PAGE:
need to replace their pillows as badly as they need to replace their mattresses.” Choosing a comfortable pillow that works in harmony with a new mattress is crucial to overall purchase satisfaction, Schecter says. “We’ve done pressure-mapping studies of pillows with different body types on a variety of sleep surfaces. Results show that an ill-fitting pillow can cause extra pressure on shoulders and hips.” “Before you walk them through the comfort-testing process, help the consumer pick out a comfortable pillow—you’re not ‘selling’ the pillow, you’re offering it as a service,” Tam says. “By presenting the pillow as a service to help them find the perfect mattress, you expose the consumer to the product and get them to interact with it. Studies show that when you’re allowed to touch and feel something, you’re much more likely to purchase.” “You introduce the pillow first,” says Michael Rothbard, president and CEO of Sleep Studio, a manufacturer of foam pillows and mattresses. “Offer to help the consumer find the right pillow before going to try the mattresses. At the very least, choose a basic pillow for the consumer to use— you don’t want them testing beds with the decorative bolster.” “Do more than say ‘pick one’,” advises Julia Rosien, communications director for sleep products maker Natura World. “You need to find out how they sleep and what their preferences are. It’s an education process.” Asking diagnostic questions during pillow qualification serves to educate the consumer about the importance of pillows: Do you wake up with headaches? Do you feel any pain or soreness in neck or shoulders in the morning? How old is your pillow? How many pillows do you sleep with? “If you want to get the customer to ‘own the pillow,’ the RSA needs to take a new pillow right out of a bag for them—don’t take out used www.sleepsavvymagazine.com








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pillows—and have them carry it around the showroom as they try out beds,” says Kevin Stein, vice president of marketing and research and development at Latex International. Women in particular may be reluctant to test your pillows without a sanitary cover, so invest in disposable or washable covers. Options include nonwoven zippered covers, slip-on pillow sleeves, paper covers on a roll similar to paper towels and washable pillowcases. Side, back or stomach sleeper doesn’t tell the whole story when fitting a customer for the correct pillow. “Realize that the proper fit is affected by the plushness of the bed the customer chooses,” says Ron Fredman, executive vice president of sleep products supplier Glideaway. “A softer bed requires a lowerprofile pillow than a more firm one in order to make sure there is proper head, neck and spine alignment.” “The pillow and the mattress sale ought to flow together because the two work together,” says Andrea Mugnai, general manager of mattress and pillow maker Magniflex. “You can begin with the mattress sale or with the pillow sale. In fact,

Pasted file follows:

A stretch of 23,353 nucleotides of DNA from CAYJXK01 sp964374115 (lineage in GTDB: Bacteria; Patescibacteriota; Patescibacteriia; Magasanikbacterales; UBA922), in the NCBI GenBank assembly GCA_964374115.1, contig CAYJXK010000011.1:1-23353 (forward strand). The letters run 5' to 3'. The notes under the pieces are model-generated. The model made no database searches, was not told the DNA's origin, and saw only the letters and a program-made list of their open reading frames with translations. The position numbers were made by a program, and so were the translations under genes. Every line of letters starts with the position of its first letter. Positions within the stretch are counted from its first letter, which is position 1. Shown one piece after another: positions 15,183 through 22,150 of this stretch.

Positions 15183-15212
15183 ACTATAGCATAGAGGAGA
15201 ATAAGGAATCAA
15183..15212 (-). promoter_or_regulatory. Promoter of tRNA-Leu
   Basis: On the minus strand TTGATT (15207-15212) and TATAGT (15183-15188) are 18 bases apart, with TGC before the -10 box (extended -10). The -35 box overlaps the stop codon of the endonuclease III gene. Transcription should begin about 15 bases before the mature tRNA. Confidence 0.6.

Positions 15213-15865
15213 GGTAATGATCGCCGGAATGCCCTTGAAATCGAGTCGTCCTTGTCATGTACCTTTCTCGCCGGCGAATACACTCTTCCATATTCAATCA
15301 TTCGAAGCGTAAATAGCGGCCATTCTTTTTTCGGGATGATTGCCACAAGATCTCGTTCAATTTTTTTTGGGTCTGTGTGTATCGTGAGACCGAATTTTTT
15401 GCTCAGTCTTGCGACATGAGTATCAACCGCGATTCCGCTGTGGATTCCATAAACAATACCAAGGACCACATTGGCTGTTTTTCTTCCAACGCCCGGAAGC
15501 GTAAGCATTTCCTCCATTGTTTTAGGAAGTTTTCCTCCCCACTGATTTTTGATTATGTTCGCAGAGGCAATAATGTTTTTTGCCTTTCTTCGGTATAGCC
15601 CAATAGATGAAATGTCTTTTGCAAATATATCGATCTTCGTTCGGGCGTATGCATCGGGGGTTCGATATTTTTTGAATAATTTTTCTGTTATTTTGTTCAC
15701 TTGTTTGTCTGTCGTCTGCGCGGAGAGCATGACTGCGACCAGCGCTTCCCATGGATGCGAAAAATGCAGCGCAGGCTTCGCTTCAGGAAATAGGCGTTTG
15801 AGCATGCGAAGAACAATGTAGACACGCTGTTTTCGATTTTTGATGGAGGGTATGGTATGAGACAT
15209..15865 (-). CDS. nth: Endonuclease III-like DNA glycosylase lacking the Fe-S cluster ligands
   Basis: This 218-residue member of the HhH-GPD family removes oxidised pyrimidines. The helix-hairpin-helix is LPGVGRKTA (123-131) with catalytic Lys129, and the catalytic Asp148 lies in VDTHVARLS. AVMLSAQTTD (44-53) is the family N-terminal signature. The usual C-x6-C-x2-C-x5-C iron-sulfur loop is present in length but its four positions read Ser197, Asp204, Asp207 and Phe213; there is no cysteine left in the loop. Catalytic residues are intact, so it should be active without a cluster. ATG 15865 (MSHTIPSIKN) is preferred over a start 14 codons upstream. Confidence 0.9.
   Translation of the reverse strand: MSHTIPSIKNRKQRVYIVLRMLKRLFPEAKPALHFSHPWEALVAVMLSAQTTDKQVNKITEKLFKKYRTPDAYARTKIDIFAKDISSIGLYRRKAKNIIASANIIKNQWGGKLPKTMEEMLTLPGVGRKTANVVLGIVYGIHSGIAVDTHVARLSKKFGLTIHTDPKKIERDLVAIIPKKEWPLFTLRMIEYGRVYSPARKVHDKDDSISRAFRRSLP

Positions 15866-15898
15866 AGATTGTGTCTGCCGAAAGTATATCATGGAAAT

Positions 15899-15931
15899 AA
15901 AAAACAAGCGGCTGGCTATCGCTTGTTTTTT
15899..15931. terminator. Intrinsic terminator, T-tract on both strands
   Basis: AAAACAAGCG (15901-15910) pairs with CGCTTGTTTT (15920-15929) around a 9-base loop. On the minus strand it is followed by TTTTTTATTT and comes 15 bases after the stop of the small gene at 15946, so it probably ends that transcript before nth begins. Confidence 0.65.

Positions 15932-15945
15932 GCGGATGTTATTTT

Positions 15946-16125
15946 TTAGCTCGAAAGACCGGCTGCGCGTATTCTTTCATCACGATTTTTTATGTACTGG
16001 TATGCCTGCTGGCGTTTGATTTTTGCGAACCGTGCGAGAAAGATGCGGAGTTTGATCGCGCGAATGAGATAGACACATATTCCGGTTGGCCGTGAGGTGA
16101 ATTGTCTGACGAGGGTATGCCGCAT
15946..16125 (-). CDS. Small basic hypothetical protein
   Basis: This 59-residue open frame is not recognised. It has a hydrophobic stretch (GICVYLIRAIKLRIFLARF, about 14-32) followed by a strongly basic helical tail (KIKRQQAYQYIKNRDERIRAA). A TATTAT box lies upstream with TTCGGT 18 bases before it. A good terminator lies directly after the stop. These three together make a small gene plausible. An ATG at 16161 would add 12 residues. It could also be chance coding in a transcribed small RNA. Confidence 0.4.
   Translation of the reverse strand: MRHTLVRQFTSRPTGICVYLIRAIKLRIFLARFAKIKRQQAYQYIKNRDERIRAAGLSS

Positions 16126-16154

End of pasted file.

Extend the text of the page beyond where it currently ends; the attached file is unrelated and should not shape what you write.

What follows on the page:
22 SleepSavvy • November/December 2010

a pillow is a good first purchase and introduction to your store.” Health factor vs. fear factor Urine, blood, dust mites, dead skin cells, perspiration, bedbugs—topics too gross to talk about with consumers? Not if handled with care, protector vendors say. “You have to get down to the nittygritty with consumers when selling these products. It’s not pretty, but you have to find ways of talking to shoppers about protecting their investment and their health,” Rosien says. Mattress protection companies typically guarantee stain protection for a period of 10 years, and will clean or replace stained beds. If a warranty claim to a mattress manufacturer is denied due to staining, the protector company will replace the bed. “Tell consumers that a mattress protector does more than protect the manufacturer’s warranty, it provides a much healthier sleep surface,” Montross says. “Without it, they shed about one gram of skin cells and one-half liter of perspiration each night—right into their mattress. Keeping out moisture will extend the life of their new mattress by as much as 30%.”